WR 121: Week 7 Peer review, Paper #3, Conferences, and reading discussion


  • Conference Sign up
  • Paper #3
  • Peer review
  • Reading Discussion


  • One on one discussion of paper #2 and the term
  • Opportunity to address specific needs of you as individuals
  • Two writers sitting down to share what's working and what isn't in our processes
  • Required element of the course

Paper #3

Via this third paper, you will focus your energies on developing a solid research paper that incorporates scholarly texts, demonstrates critical thinking, and further develops your ability to communicate in an academic arena. As with the last paper, you will select a topic that both interests you and opens doors for research and discourse. You should be interested in what you are writing about while practicing and developing some of the skills we are learning.

We will place an emphasis on organization, logic, and integrating the words and ideas of others as a form of discourse. Entering into a dialogue with others will allow you to write with greater authority, and mastering the use of in-text citations will be a key element to develop in this paper. If you struggled with this in our second paper, the expectation is that you will begin taking advantages of the resources available to you, including the writing center and my office hours. You have a limited time to work on this, so please start the work early!

Remember, 1200 words isn’t a ton of space to cover really complicated, multi-faceted ideas, so you’ll want to be sure to narrow your focus quite a bit. In other words, you won’t be able to answer multiple questions, but one well-selected inquiry will be just right!

  • Requirements: Incorporate 6 reputable sources; of those six sources, two must be peer reviewed
  • Length: minimum 1200 words
  • Format: MLA
  • Audience: Your classmates and your teacher. Assume we know absolutely nothing about the topic and it is your job to help us learn what is necessary to understand the material contained in your paper.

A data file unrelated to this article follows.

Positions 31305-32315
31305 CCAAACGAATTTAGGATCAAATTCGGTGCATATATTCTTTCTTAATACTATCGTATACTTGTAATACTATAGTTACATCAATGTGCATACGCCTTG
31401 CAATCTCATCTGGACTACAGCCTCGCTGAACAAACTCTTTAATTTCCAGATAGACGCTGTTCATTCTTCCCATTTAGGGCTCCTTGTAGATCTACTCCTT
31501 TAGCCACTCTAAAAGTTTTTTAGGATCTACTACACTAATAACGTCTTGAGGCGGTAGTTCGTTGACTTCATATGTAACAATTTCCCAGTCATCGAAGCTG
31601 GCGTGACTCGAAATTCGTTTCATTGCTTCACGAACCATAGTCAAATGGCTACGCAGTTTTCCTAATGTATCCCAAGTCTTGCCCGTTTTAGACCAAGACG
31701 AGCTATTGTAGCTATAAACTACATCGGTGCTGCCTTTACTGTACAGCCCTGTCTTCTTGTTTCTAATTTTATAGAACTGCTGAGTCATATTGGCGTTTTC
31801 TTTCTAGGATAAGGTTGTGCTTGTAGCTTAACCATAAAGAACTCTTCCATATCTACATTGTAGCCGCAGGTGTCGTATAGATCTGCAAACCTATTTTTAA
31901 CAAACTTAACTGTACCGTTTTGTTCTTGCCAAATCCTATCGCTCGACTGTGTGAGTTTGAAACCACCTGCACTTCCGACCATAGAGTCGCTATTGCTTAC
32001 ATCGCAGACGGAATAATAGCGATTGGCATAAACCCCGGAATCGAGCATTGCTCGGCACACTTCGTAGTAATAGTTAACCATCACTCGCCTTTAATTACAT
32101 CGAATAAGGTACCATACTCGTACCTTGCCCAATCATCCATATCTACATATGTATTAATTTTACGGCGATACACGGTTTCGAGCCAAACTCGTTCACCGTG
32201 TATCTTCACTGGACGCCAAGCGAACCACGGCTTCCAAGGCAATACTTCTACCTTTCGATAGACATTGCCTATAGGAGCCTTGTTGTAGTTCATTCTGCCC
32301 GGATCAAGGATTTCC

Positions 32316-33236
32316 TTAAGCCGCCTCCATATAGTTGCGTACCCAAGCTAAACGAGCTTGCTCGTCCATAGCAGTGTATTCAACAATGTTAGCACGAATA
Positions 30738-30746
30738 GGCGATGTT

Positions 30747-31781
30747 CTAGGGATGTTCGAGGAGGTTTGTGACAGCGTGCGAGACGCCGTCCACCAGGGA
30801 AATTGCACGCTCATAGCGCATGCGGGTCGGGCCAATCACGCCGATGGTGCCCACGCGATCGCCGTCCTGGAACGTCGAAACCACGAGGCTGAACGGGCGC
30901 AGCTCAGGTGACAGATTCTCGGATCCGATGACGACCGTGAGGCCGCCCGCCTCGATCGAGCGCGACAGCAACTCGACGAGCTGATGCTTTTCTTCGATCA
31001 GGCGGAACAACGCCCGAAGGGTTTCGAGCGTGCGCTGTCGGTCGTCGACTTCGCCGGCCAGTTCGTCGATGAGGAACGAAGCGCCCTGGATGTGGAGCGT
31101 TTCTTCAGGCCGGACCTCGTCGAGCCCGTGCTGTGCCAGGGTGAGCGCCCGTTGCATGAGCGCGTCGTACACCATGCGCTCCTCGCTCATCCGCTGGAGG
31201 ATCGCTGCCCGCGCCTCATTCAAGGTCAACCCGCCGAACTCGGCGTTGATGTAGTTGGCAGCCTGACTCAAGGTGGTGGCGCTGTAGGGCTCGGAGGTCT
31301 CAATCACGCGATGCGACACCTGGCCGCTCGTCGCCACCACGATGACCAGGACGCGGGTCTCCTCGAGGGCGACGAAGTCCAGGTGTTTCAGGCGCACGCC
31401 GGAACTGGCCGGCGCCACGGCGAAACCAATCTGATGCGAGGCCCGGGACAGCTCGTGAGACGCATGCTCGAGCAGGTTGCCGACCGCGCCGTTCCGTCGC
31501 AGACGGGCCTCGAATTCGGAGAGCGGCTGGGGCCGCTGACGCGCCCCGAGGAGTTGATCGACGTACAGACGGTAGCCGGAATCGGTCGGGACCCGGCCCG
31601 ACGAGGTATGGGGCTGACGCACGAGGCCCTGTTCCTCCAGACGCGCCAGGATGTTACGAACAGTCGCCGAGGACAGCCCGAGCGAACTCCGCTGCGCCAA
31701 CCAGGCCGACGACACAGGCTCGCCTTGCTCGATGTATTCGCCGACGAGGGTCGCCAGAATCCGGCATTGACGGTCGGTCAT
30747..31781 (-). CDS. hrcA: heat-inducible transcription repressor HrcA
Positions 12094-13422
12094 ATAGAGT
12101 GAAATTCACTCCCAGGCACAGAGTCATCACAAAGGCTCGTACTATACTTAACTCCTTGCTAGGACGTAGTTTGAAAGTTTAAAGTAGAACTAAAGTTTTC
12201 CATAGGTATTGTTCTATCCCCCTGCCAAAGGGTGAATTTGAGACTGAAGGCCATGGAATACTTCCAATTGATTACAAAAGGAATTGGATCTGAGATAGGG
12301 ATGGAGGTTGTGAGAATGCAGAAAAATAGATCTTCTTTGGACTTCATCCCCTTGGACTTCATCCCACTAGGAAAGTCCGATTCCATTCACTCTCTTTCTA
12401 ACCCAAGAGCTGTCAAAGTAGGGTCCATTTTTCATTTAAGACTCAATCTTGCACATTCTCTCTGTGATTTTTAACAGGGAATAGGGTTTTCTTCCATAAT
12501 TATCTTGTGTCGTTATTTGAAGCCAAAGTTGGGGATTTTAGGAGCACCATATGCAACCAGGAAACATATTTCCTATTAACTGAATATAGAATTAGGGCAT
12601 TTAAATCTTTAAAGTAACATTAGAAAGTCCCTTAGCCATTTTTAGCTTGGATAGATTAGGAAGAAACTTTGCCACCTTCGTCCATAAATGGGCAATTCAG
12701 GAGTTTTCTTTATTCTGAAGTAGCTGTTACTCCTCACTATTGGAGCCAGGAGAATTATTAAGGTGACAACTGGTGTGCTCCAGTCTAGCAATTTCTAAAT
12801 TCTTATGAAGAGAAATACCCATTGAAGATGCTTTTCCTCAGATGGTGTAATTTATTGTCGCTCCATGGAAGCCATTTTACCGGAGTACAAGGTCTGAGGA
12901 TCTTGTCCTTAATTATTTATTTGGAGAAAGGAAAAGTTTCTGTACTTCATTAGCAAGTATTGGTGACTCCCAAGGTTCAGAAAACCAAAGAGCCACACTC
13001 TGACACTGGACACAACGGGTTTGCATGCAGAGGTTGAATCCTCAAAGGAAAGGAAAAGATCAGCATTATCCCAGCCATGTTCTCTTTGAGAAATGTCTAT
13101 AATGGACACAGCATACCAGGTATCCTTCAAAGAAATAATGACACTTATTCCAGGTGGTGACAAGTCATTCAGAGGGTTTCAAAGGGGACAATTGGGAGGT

• Writer: This paper should be written in third person voice (little to no use of “I”).
  • Due: March 6 - bring six copies to class
  • Workshop: March 8

Peer Review Sessions

  • Remember the ground rules and be supportive of each other.
  • Writers should take notes and remain silent while their writing is being critiqued. After everyone in the group has spoken and the writer has listened, he or she may ask questions and offer explanations, where needed.

Teaching to Transgress

  • bell hooks: "As a writer, she chose the pseudonym, bell hooks, in tribute to her mother and great-grandmother. She decided not to capitalize her new name to place focus on her work rather than her name, on her ideas rather than her personality" (Quintana).
  • What does hooks mean when she says, "I experienced learning as a revolution"?
  • Hegemony: Leadership or dominance, especially by one state or social group over others.
  • "To be changed by ideas was pure pleasure. But to learn ideas that ran counter to values and beliefs learned at home was to place oneself at risk, to enter the danger zone." (hooks 3).
  • After the election, PCC President Mark Mitsui wrote, "I believe that today we have an unprecedented opportunity to live our values as a community college. We do not simply serve our community; we galvanize and recreate it every day. ...It is part of our national legacy to think of ourselves as “Democracy’s College.” Through our open-access mission, we have historically exerted a democratizing force in higher education, a mission that remains unique among nations. However, what if there is more to being Democracy’s College than providing open access to higher education? What if it also means providing students with an opportunity to hone the complex skills they will need to help our democracy thrive."
  • hooks writes, "Teaching is a performative act...." (11).

Don't forget conferences on Wednesday in lieu of our regular class session!

My "office" is in CT 219, Cubicle 36.

Created By
Jenny Woodman

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